Set at the end of a quiet lane, behind a set of decorative iron gates, sits the home of designer Joan Osburn and her husband Steve. It is a modernized bit of France set in the southern part of wine country, with dozens of decorative rose bushes and a kitchen garden behind, above a small wooded tributary to a nearby river. In front of the house, which sits on an acre, the landscaping is strictly but casually European. When the Osburn's built this comfortable two bedroom, three bath house five years ago, they had very specific ideas. One of them was art, the other, as Joan, the self-described 'color wizard' is the first to say, is color. There is not a single white wall - or ceiling for that matter - in the entire 2,000-square foot dwelling. "It is really all about art, isn't it?" she says, as she walks from room to room. As she has said for years, she looks at every three-dimensional space as her canvas, and color is her most important tool. The color palette that has been employed here runs the gamut, but in every space it works so that even on cloudy days the rooms shine; on sunny days they absolutely glow. Lighting is well thought out, so at night the colors continue to stand out, if more subtly. Windows are ideally spaced and for the most part large, and French doors lead from the master bedroom and the combined kitchen and dining room. What they call the 'café'.
"The house is carefully infused with color and texture that flows from one space to the next," Joan says.
"Nothing jarring, but there is nothing tepid about the way the color is selected and applied. Downstairs all the wall and ceiling surfaces are layered in hues and topped with opalescent finishes, each with a different brushstroke texture. This color technique catches the light in different ways as the light of the day, and the seasons, change." Furnishings are an enchanting mix of antique and contemporary French, for the most part, ranging from the whimsical to the practical.
Coral and melon hues are carried into the kitchen, with its French bistro stools and Italian silver tile island made to mimic metal.
Fabrics vary in pattern, color and texture, and the emphasis is on the practical, the comfortable and often the whimsical. They provide color, and at other times by their very presence and positioning, highlight it. "In addition to the wall and ceiling colors, all of the fabrics, rugs, furniture objects and lighting were selected to harmonize and juxtapose one with the other to create an interior that is of-a-piece."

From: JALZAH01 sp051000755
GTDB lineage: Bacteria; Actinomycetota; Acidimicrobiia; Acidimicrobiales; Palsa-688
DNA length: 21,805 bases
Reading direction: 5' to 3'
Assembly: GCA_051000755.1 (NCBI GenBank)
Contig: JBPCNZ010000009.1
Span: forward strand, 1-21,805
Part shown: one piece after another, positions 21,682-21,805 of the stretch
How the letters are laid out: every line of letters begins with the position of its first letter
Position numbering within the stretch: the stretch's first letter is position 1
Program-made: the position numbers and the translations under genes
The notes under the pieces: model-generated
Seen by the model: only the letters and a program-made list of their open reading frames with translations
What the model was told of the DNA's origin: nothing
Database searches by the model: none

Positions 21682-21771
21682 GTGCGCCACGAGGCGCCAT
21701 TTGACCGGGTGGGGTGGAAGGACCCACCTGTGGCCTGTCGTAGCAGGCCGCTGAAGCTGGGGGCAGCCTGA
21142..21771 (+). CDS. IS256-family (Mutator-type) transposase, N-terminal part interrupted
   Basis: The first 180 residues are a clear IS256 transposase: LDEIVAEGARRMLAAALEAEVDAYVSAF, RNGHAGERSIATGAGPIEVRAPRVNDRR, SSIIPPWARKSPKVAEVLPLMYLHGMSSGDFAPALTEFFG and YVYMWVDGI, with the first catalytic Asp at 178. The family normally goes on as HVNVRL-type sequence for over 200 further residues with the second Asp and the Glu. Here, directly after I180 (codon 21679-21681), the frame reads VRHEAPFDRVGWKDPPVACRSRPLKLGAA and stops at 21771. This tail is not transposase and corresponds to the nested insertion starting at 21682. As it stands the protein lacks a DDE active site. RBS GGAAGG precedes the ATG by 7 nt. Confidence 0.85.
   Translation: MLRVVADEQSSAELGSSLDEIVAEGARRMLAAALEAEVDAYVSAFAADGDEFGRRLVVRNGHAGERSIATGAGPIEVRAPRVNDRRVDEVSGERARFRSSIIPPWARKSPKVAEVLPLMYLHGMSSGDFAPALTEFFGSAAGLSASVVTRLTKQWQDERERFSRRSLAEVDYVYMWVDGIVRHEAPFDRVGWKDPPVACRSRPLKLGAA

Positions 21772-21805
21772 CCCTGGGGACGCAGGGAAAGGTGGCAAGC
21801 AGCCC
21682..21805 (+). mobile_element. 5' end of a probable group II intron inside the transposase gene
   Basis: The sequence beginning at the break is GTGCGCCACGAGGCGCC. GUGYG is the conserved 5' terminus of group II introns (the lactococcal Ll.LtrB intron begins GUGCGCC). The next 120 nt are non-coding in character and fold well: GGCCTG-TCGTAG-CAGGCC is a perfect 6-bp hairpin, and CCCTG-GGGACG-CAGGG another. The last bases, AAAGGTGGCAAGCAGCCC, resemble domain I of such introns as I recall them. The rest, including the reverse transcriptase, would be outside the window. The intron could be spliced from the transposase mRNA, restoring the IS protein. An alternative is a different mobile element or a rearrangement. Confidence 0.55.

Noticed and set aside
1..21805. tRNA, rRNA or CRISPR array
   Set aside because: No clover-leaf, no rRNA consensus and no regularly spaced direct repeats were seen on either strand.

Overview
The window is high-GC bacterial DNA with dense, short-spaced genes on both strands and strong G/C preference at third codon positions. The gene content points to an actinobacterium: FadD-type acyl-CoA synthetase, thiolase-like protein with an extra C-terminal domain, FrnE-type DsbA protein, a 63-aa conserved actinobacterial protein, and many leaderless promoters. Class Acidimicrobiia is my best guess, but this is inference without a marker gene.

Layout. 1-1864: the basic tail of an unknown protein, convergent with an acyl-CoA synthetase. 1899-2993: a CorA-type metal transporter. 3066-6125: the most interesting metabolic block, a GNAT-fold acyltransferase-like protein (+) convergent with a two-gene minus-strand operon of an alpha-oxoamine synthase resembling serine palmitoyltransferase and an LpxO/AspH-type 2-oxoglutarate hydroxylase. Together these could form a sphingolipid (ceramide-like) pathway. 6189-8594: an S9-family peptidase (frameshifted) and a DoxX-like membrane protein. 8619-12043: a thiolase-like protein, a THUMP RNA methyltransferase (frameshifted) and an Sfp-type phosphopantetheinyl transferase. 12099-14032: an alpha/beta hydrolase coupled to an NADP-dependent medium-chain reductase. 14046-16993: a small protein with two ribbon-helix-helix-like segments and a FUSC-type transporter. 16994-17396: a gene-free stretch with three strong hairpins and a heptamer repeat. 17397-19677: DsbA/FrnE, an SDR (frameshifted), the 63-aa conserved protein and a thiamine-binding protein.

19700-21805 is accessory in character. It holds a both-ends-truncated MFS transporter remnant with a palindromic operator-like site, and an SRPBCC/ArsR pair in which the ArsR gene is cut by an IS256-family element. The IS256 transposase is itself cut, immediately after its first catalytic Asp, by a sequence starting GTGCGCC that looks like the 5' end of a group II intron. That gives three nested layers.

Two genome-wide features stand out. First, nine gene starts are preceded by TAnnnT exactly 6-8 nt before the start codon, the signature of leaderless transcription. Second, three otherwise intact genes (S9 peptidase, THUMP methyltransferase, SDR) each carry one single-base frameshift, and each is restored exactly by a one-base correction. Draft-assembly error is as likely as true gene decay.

It takes time to digest the sheer volume of objets and furnishings found throughout the house. From the dining room table - a circa 1900 French antique cast iron base with a sandblasted glass top in the French Directoire style - to the collection of espresso cups and sauces in the salon. "Trends in furniture are always shifting, and yet furniture is a purchase that needs to last for years, possibly generations ... It is important not to get stuck with a trend that will look dated in ten years. Rather, I suggest using a mix of well designed and interesting pieces where function and form are equally important.
In other words, do not sacrifice one for the other. Scale is often the most overlooked element in furniture selection ... It is a trick to balance all the pieces together both functionally and aesthetically."
To create an interesting dynamic, mix antiques with modern. Antiques add patina and texture and since they are 'recycled (they have already lived a life elsewhere) antiques are essentially 'Green'.
The Osburns eschewed bright colors in the bath for soothing blues to evoke a spa-like feel.
"Many of the items she finds in her travels she features on her Cafe Society Store website. Quite a few are one-of-a-kind, and come from a range of periods from Belle Époque, Art Nouveau, Art Deco, French Deco and beyond. Other categories include newer items, a line of metal outdoor furniture and hand-selected jewelry. The art on the walls and the small sculptures here and there are also a mix, of found treasures and her own contemporary works. She studied painting in Paris and at Cal Arts in Los Angeles and not surprisingly her paintings are colorful, but at times they are more subdued than the walls on which they hang. "My work is very loose and 'painternly', with color, yet at the same time, highly restrained. I like to combine the brush stroke with geometric forms.
"Both Steve and I were fortunate enough to go to art school before we went to design school. All of the elements of art and design align beautifully, but the art part of it gives our work a creative twist. In fact we like to say that our design is, in fact, classic/modern with a twist."
And, of course, with a Parisian touch of color as well.